2015 Battle of Britain 50p
In 2015, The Battle of Britain 50p shot to fame as collectors were quick to spot that there were THREE different versions of the coin, with different obverses on each of them.
The Brilliant Uncirculated 50p was issued early in 2015 and was quickly dubbed an ‘error’ coin. The coins, which were sold in presentation packs, had been struck without the denomination in either numbers or writing anywhere on the coin. Chancers were quick to play to this, with some managing to sell on the coins for near to £100 each on the secondary market.
After the controversy surrounding the coin erupted, the Royal Mint confirmed that the 50p intended for circulation later on in the year would have the ’50 PENCE’ denomination. But was this after they had realised their mistake?
So how did this coin end up with three different obverses?
Each version of this coin has caused a stir in the collecting world. Not only does this Battle of Britain 50p fail to feature a denomination on the Brilliant Uncirculated version, but the obverse is different for each finish used for the coin – a first for a UK commemorative coin.
In 2019, a brand new re-issued Brilliant Uncirculated version of the Battle of Britain 50p (from the 2019 50th Anniversary of the 50p Military Set) saw Jody Clark’s portrait and the 50 PENCE denomination – making this the FOURTH version of this 50p!
Do you have any of the Battle of Britain 50p coins? Let us know in the comments below!
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It has to be said that the 2021 coin set is very nice with two new £2 coins and two new 50p coins with one being a very special anniversary 50p a very nice coin indeed with the Arnald Machin obverse which is special in its self as it is a smaller version of the original and with the 50 pence added below the Queens portrait make it a completely different obverse to the original and as for the reverse this is a great design showing most of the old coins with the new shape 50p.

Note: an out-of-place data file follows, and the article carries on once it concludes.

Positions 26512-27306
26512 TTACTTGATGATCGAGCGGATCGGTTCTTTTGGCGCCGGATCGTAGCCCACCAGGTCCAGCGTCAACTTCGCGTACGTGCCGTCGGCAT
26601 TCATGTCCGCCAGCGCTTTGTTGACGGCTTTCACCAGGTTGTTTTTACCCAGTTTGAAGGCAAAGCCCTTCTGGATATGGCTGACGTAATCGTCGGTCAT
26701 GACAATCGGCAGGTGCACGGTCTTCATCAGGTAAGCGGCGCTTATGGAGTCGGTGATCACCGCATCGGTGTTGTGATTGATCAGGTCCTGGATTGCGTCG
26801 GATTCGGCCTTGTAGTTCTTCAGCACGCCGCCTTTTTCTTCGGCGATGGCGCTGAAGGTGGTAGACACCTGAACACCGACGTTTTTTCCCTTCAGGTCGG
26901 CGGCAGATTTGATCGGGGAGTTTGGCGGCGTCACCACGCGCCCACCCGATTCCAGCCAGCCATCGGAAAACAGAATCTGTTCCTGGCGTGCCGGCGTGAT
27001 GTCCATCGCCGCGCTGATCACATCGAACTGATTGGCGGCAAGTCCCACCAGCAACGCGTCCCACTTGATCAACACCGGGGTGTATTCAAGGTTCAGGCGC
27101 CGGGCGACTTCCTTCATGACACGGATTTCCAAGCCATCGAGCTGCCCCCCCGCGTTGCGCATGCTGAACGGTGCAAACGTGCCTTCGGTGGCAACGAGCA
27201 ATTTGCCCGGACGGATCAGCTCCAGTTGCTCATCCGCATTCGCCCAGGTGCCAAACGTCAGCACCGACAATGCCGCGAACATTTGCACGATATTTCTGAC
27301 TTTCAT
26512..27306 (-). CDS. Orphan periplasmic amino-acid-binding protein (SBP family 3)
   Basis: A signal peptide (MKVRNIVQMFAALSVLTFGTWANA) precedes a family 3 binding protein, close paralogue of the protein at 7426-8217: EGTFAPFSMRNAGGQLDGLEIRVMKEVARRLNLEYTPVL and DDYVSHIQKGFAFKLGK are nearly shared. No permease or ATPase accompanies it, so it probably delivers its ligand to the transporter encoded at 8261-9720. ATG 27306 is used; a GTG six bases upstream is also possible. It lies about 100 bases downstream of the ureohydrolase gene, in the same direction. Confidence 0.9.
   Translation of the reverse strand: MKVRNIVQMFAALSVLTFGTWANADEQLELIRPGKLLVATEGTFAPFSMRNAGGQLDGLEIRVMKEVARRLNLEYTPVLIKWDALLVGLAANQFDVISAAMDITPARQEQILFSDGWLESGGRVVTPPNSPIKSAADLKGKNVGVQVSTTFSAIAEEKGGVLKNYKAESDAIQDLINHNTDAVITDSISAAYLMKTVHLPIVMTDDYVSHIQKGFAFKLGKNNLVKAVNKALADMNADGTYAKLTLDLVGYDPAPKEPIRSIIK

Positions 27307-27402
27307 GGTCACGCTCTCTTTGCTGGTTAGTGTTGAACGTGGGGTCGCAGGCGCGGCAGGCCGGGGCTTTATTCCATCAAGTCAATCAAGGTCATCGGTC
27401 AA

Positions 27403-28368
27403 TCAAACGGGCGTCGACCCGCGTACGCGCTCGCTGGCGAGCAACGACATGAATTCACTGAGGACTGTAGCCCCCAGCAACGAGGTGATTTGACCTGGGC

BUT all that said I do think that considering all the revenue and profit the Royal mint have made over the past 50 years they could have come up with a much better idea to celebrate the 50th Anniversary and I Might add the great successe of the decimal coins, and with this present climate regarding the 1p and £2 coin being dropped there won’t be much left for the mint to sell,
Keep up the informative work well done.
I’ve just seen the Blog comment on your 60 count of different 50ps. I’m up to 70 (post 1997) , not counting the Olympic Series and yet to get the 2021 pieces. Which ones haven’t you considered?